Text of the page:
Monday, September 28, 2009

The Hills Have Eyes (1977)

Review #0002

In this minor classic, remade by Alexandre Aja in 2006, Craven revisits the themes earlier explored in The Last House on the Left, but on a slightly bigger scale, with slightly better settings, and a pinch of sci-fi thrown in the mix. The result is yet another gritty, effective thriller that achieves its modest goals despite lame acting, a skeletal plotline and minimal production values. When a vacationing family is stranded in the desert, they must fight for survival against a pack of radioactive mutants. As in House, this is the story of an all-American family confronted with ruthless, almost primitive violence, and of the role reversal that ensues. The returning leitmotif (one that will follow Craven for the remainder of his career) is that of vindictive violence, the question of its legitimacy and, of course, its exploitation as spectacle. The very last frame of the film is enlightening in that regard as it shows the righteous son-in-law as a beastly, blood-thirsty agressor just before the final fade to black that completes the circle of violence. As in all good, visceral horror, the audience is thus put in the uneasy position of the victim/agressor, forced to appraise his own morality. Technically, the film succeeds largely thanks to savvy editing (done by Craven himself) that helps make good use of the vast outdoor settings as a labyrinthine deathtrap, as well as making the outbursts of violence that more gripping. The uneven, mostly unconvincing cast is highlighted by Michael Berryman in his star-making role as Pluto, the somewhat symphatetic mutant whose large forehead and excentric traits are featured on most cover art for the film.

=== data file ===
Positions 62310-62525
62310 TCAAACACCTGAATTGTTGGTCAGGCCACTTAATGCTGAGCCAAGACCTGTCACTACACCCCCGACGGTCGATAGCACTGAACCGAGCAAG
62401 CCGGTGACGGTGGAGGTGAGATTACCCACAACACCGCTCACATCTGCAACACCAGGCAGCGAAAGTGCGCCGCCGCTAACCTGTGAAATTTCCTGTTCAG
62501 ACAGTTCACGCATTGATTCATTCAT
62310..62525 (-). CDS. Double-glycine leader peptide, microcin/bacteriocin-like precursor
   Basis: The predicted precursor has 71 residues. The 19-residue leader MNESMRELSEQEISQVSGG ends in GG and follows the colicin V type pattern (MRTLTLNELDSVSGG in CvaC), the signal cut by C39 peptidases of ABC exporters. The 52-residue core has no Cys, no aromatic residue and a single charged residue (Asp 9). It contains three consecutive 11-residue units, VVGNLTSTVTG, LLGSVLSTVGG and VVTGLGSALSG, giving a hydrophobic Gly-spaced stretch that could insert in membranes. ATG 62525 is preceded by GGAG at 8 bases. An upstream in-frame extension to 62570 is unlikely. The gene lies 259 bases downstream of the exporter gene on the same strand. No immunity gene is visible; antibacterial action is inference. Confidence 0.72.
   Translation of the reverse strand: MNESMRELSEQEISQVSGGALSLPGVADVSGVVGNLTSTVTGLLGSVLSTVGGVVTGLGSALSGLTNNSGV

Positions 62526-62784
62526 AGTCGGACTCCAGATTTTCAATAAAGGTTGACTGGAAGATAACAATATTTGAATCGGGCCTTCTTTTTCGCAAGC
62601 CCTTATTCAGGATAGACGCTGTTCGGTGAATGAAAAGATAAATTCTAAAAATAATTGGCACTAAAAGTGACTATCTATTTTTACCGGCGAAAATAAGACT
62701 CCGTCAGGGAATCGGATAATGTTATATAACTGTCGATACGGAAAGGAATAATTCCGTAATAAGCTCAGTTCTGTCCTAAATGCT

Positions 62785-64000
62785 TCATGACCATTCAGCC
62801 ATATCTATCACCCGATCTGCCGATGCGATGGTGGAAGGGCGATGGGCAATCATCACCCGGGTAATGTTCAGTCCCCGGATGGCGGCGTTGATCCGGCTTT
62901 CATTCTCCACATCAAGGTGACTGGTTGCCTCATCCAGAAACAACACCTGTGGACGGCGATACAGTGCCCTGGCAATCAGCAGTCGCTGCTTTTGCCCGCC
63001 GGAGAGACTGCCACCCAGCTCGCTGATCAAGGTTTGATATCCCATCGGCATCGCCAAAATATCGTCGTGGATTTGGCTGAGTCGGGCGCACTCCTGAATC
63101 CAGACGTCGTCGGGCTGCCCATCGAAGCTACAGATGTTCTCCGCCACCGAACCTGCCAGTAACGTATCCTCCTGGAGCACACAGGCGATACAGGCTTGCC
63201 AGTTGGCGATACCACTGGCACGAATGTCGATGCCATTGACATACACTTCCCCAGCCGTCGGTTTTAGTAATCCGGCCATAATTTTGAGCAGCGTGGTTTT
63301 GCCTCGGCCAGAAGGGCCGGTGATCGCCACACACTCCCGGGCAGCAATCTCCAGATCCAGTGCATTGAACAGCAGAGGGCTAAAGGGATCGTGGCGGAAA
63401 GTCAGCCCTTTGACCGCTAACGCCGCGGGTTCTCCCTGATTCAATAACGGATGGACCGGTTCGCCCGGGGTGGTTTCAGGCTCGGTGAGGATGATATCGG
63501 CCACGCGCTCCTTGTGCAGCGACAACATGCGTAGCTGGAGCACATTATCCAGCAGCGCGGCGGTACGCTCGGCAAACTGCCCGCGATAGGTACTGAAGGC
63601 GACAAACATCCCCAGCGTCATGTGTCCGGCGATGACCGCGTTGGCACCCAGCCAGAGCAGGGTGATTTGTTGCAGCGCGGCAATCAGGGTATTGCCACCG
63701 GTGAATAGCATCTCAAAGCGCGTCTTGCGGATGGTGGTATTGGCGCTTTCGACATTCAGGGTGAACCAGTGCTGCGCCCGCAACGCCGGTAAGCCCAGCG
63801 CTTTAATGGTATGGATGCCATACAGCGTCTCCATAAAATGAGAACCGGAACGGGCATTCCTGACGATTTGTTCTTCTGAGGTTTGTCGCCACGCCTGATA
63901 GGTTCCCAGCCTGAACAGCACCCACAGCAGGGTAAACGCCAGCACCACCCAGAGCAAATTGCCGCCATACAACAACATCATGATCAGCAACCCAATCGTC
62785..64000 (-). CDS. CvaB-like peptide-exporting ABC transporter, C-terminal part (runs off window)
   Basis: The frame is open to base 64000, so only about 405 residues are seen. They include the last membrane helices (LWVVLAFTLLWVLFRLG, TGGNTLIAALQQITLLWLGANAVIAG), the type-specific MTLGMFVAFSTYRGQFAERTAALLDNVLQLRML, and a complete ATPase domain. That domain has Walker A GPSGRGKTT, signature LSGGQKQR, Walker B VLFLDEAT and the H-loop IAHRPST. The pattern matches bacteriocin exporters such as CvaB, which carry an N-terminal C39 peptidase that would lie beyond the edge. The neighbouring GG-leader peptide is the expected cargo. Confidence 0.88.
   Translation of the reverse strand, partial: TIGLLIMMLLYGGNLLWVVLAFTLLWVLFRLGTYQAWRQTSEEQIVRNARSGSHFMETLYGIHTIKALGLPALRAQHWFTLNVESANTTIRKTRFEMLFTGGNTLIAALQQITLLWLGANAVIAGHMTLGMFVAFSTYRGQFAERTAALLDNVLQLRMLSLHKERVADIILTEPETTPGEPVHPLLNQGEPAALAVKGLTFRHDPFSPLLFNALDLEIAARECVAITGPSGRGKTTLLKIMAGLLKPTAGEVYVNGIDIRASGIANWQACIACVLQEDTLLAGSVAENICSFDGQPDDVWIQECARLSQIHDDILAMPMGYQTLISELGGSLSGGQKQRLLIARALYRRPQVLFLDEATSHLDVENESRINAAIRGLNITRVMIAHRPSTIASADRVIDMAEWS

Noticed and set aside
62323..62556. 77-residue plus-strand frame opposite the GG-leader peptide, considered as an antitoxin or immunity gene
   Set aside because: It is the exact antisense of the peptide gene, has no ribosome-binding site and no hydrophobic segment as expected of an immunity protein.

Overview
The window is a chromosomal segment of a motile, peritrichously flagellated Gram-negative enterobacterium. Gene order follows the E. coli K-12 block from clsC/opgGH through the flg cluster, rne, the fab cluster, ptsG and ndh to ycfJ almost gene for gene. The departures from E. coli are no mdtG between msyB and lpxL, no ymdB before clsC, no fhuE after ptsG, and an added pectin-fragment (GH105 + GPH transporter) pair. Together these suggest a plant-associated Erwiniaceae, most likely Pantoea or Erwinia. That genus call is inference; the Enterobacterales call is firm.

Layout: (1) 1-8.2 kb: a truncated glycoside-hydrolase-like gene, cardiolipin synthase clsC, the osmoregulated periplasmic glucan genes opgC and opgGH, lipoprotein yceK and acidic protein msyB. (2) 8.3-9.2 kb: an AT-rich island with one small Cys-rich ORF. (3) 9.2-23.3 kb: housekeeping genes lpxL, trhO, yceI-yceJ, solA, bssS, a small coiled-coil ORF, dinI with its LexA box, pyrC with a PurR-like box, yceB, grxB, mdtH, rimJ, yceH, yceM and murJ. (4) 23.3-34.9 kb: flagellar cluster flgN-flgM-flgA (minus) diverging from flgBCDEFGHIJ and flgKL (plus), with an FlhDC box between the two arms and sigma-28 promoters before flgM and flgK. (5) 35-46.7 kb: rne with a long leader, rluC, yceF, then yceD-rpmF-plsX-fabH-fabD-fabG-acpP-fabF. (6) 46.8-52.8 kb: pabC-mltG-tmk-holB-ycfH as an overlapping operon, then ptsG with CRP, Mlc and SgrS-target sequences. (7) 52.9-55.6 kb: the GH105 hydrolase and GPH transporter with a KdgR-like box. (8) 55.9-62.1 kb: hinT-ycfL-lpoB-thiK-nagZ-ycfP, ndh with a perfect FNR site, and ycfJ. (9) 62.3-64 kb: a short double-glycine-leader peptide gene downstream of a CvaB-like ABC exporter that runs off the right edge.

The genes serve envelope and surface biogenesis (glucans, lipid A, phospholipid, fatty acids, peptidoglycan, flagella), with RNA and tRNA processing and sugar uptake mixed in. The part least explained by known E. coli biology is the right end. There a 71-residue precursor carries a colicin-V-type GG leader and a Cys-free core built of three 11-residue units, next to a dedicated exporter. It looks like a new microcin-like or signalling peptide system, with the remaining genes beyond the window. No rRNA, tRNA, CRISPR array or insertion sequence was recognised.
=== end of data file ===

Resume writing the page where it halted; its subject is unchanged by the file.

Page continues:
3/5 : for its relevance as a cult film.